AAF 01/02: What You Need to Know?

INTRODUCTION: –

In this blog post, we’ll explore the AAF 01/20, otherwise known as the Audit and Assurance Faculty. We’ll discuss what the AAF is, what it does, and why it’s important. We’ll also provide some essential tips for those who are interested in pursuing a career in auditing and assurance.

What Is AAF 01/20?

The purpose of the AAF 01/20 (Audit and Assurance Faculty) is to provide guidance on the auditor’s consideration of internal control in an audit of financial statements. The AAF 01/20 applies to all audits of financial statements performed in accordance with generally accepted auditing standards (GAAS).

What Does AAF 01/20 Mean for Businesses?

The AAF 01/20 standard provides generic guidance to Service Auditors who are reporting on specific services performed by a Service Organization (the ‘Subject Matter’). Additionally, it is intended to provide high-level guidance to Senior Management of the Service Organization who are responsible for preparing the report on the Subject Matter. Furthermore, the AAF 01/20 standard is expected to help User Organizations to understand the scope and type of assurance provided in the Service Auditor’s Report.

How Can Businesses Prepare?

As Reporting Accountants, our engagement will be in full compliance with International Standard on Assurance Engagement (ISAE) 3000 and the ICAEW Technical Release AAF 01/06. Our work will focus on ensuring that the control procedures in place are designed appropriately and, if followed satisfactorily, will provide reasonable assurance that the control objectives will be met. Our tasks will include:

gaining an understanding of the control procedures: –

  1. Understanding the control procedures;
  2. Evaluating the assertions of the Directors;
  3. Testing the operating effectiveness of specific control procedures;
  4. Obtaining evidence on the effectiveness of control procedures in meeting related control objectives.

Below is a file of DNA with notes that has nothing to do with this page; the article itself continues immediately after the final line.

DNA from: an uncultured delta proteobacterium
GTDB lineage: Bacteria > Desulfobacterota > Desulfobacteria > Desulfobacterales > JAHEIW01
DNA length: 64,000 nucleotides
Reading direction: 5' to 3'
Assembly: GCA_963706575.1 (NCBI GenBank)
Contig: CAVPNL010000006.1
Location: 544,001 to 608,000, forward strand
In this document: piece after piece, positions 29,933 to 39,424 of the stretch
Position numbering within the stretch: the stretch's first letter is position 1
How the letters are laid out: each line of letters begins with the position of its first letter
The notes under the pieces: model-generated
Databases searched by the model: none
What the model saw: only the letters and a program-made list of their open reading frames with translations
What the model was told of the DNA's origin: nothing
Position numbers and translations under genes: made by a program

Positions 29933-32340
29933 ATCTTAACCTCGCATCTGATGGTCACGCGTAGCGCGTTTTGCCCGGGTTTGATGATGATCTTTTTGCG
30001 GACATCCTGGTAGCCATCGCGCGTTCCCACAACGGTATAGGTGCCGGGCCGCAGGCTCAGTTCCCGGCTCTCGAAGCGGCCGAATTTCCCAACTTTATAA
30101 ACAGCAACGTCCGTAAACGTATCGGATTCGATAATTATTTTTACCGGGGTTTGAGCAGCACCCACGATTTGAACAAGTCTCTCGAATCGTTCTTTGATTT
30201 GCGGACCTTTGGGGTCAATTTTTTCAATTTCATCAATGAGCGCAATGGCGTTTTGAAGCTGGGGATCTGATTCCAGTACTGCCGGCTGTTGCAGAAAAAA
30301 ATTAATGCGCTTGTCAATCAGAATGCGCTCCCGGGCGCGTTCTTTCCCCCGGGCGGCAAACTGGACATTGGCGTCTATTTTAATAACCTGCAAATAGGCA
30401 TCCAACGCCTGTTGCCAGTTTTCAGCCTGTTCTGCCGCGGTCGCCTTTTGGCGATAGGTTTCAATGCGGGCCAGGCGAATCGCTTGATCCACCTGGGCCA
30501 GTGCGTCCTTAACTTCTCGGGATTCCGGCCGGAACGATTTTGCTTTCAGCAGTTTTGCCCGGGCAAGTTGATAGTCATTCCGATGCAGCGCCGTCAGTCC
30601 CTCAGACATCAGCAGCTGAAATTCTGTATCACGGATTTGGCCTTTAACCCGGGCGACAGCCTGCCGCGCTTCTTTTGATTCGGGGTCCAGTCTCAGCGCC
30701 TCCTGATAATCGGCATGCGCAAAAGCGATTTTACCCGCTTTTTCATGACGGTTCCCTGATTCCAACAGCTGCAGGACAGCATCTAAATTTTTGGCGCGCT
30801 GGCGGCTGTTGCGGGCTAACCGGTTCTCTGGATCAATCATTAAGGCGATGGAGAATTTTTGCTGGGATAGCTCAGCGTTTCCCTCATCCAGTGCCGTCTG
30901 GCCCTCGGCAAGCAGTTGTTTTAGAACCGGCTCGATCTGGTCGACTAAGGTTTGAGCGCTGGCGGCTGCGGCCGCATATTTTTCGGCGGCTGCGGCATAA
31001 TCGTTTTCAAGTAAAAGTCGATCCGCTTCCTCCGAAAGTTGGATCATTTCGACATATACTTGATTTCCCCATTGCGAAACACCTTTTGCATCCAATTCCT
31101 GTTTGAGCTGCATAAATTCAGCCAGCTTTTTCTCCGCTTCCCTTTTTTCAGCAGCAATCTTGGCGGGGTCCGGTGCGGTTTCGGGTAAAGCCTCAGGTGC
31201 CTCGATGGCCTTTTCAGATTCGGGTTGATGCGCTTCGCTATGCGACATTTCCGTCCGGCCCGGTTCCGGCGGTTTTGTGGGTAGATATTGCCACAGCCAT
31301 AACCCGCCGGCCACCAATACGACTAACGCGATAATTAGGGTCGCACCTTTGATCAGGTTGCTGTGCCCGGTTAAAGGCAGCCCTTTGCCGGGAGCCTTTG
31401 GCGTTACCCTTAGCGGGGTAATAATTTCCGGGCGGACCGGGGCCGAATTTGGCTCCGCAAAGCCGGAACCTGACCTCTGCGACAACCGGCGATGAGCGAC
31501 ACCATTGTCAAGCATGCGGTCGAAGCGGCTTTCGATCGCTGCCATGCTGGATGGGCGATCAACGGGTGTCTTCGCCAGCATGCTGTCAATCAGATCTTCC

WHAT ARE THE KEY CHANGES OF AAF 01/20?

AAF 01/20 has updated its terminology to align with ISAE3402 and SOC1, changing terms such as “control procedures” to “control activities” and “reporting accountant” to “service auditor”.

  • Include or explain any omitted or modified control objectives
  • Supporting evidence required for the Management Statement (the new Management Attestation)
  • Expanded requirements for information in the “Front Half”
  • Inability to change the scope of the report after the Service Auditor has commenced work
  • Updated to reflect changes in technology since 2006
  • Included Sub-service organisations require a Management Statement.

Conclusion

The AAF 01/20, otherwise known as the Audit and Assurance Faculty, is a professional body for those working in auditing and assurance. The AAF provides guidance and support for its members, and it helps to promote best practices within the industry. The AAF is important because it helps to ensure that auditors and assurance professionals are able to meet the highest standards of competency and ethics.

The New AAF 01/20: How It Replaces The AAF 01/06

Introduction: –

The updated version of AAF 01/06 is now available as of January 2020. This new version includes Control Objectives for administrators, investment managers, and other data recording industry workers. Technical release AAF 01/20 replaces the old AAF 01/06 reporting for periods beginning on or after 1 July 2020. It is encouraged that people adopt this new version early.

What is the AAF 01/20?

The AAF 01/20 (Audit and Assurance Faculty) provides guidance on the auditor’s consideration of internal control in an audit of financial statements to the financial institution . This document applies to all audits of financial statements performed in accordance with generally accepted auditing standards (GAAS).

How does the AAF 01/20 differ from the AAF 01/06?

The revised Control Objectives can be found in Appendix 1. These objectives are for businesses using custody, fiduciary management, fund accounting, investment management, investment administration, pension administration, private equity, property investment management, property investment administration, transfer agency and information technology. The term “Reporting Accountant” has been revised to “Service Auditor” and “control procedures” are now called “control activities” to be more in line with international standards.

The AAF 01/20 also provides helpful explanations on different types of assurance engagements (limited, Type 1, Type 2), key activities involved in preparing a report, how to identify reporting criteria/control objectives, and reporting on subservice organizations at governance and operational levels.

The AAF 01/20 is a technical release from the ICAEW Audit and Assurance Faculty. The ICAEW has regular seminars on assurance and IT, so it is worthwhile investing in joining the ICAEW Audit and Assurance Faculty and the ICAEW Tech Faculty to get access to the comprehensive and accessible packages of guidance and technical advice that they offer.